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Masako Katsura How to bend over a table

UncategorizedMasako Katsura How to bend over a table

There are some disciplines in which women are just not supposed to be successful: mowing the lawn, picking up cabinets, grilling kebabs, taking out dumpsters, beating up other people, consuming beer by the pint, and all sports. However, ever since women got rid of their many underskirts and started wearing pants, and even stopped being spat at in the streets as destroyers of civilization (NB: this happened less than a hundred years ago), humanity has made a startling discovery: women do know how to play sports! And, even more interestingly, they’re pretty damn good at it.

It’s a pity that women’s sport is still considered less exciting and commercially attractive than men’s (compare at least the finals of the men’s and women’s Wimbledon tournament). But at the same time, one cannot deny that one can find many amazingly gifted and disciplined professional female athletes in almost any sport: just think of Althea and Mina, as well as Serena, Tunney, Kelly, Ellen, Billie Jean, Marit, Nicola, Jackie, Laura, Tatiana, Rue, Janica, Martha, Simone, Ellie, Sanah, Luciana, or one more Laura.

Unfortunately, however, a search for “world’s top sportswomen” will probably give you something like “the world’s most beautiful sportswomen” closer to the first place. Needless to say, there is no such problem when looking for male athletes, no matter how beautiful they are.

In the 1950s there were still very few female heroine athletes, even in quiet games like billiards, where superiority in muscle mass does not give a clear advantage. That is why Masako Katsura’s career was so exceptional. Masako (later known by her nickname “Katsi”) was born in Tokyo. Her brother-in-law had a billiard club, where she often went and where she began working as a teenager. If you think that billiards is similar to pool that you go to play in your local pub, you are not one hundred percent right: the skill set required is similar, but billiards has different rules, number of balls and, most importantly, it is played on tables without holes. Back then billiards was more popular, but nowadays its distant cousins, snooker and pool (two of the many varieties of cue-ball games that evolved from the original billiards, which incidentally was played in the XV century) are more commonly played. Masako honed her skills with practice, practice and practice again (could she be called one of the first supporters of the ten thousand-hour rule?) Her most famous quote is, “Men want to beat me. I play with men six or seven hours a day. Men don’t like it, they can’t win.”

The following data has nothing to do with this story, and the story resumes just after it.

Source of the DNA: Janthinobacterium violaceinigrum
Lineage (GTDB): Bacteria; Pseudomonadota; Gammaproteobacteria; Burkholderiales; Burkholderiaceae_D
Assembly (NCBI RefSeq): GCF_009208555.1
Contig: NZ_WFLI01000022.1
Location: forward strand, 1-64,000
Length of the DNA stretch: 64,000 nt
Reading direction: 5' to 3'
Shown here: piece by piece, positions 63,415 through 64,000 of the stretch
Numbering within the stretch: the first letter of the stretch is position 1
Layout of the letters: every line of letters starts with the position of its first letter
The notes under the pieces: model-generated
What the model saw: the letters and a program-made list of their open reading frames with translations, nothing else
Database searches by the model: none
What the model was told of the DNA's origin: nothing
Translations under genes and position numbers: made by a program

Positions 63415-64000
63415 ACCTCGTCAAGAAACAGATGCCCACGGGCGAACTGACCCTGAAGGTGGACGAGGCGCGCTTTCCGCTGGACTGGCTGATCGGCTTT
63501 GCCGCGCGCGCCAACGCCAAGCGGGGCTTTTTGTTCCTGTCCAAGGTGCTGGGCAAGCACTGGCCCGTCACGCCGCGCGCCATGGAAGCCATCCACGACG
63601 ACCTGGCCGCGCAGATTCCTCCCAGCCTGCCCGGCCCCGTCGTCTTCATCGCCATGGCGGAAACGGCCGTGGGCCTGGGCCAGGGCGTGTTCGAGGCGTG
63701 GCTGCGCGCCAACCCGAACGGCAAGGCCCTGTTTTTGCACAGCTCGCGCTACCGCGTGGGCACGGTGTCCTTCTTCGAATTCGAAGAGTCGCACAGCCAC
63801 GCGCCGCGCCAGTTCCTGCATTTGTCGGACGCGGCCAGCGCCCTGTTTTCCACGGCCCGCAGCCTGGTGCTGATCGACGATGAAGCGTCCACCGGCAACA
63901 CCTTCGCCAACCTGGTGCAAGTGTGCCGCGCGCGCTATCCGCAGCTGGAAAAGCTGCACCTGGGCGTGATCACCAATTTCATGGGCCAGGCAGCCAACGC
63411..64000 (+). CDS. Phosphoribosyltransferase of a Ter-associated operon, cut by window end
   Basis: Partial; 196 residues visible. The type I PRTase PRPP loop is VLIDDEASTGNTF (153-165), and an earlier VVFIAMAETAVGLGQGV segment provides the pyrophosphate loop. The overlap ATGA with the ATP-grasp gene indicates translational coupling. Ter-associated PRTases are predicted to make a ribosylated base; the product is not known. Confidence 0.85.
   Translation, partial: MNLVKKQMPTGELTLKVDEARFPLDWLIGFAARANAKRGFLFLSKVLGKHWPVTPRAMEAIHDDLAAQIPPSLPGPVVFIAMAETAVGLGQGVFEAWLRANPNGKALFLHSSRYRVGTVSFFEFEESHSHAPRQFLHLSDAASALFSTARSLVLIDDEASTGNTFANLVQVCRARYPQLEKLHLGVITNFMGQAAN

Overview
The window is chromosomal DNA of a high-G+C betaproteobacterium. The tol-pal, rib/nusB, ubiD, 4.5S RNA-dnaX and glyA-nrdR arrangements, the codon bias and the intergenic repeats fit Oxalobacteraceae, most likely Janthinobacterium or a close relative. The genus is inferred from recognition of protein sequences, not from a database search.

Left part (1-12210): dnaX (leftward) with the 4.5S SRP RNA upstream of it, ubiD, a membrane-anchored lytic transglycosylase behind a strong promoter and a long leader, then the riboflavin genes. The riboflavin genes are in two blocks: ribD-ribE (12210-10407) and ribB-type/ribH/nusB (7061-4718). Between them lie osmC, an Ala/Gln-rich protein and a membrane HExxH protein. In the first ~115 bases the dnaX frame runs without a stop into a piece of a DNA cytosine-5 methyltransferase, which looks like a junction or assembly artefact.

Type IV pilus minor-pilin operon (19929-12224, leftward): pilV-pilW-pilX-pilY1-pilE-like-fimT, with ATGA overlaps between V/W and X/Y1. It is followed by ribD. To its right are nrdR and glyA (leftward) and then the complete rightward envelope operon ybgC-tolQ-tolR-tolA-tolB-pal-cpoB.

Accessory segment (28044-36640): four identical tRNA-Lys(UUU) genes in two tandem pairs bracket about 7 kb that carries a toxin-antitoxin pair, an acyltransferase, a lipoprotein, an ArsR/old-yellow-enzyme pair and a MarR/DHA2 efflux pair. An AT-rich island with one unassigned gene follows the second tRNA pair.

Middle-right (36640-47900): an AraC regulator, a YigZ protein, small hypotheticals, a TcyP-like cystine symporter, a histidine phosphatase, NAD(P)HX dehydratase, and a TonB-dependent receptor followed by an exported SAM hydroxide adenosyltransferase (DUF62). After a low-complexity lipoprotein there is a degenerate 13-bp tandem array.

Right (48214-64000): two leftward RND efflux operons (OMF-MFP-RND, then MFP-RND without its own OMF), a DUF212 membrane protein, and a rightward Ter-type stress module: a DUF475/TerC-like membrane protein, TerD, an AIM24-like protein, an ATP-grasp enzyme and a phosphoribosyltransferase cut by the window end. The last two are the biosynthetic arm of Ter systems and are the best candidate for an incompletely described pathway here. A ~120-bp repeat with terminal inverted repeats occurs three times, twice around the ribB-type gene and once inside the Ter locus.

Masako won her first tournament victory at the age of fifteen. The girl attracted the attention of professional player Kinrei Matsuyama, who began to train her, and she became the only professional billiard player in Japan, three times taking second place in the national championship. In 1950, Masako was married to an American who was part of the peacekeeping contingent stationed in Japan after the war. When he was called back to the States, she went with him; her career in the United States began with exhibition matches. When she was invited to play in the 1952 World Championships, she became the first woman in pool history to play at such a high level. She placed seventh, the next year fifth, and a year later fourth, beating many men and earning the unofficial title of “first lady of billiards”.

Masako could not avoid the increased media attention to her body, which suffers from and modern athletes, despite the fact that she always played in strict suits, and not in tight sportswear. Reports of the time invariably emphasized how small she was and called her “cute” and “perky.” In Time magazine, an article about her began, “She’s as tall as a cue (5 feet) and as light as a crayon (96 pounds). One rival, however, described her in far more athletic terms: “Killer instinct-this woman certainly has it, and don’t let her timid smile fool you.” To a certain extent she was looked upon as a rare curiosity in the male sporting world, but for all that, Masako was an exceptionally gifted billiard player and had written two books about her sport. She was well aware of her position as a pioneer: “I hope my performance will convince women that billiards is not only a man’s game. Women can play just as well as men.” In general, stop being lazy in your tracksuits, which you probably wear more often to strut around the house, and find “your” sport, whether it be billiards, bowling, boxing, badminton or basejumping. And, of course, play like a real woman.

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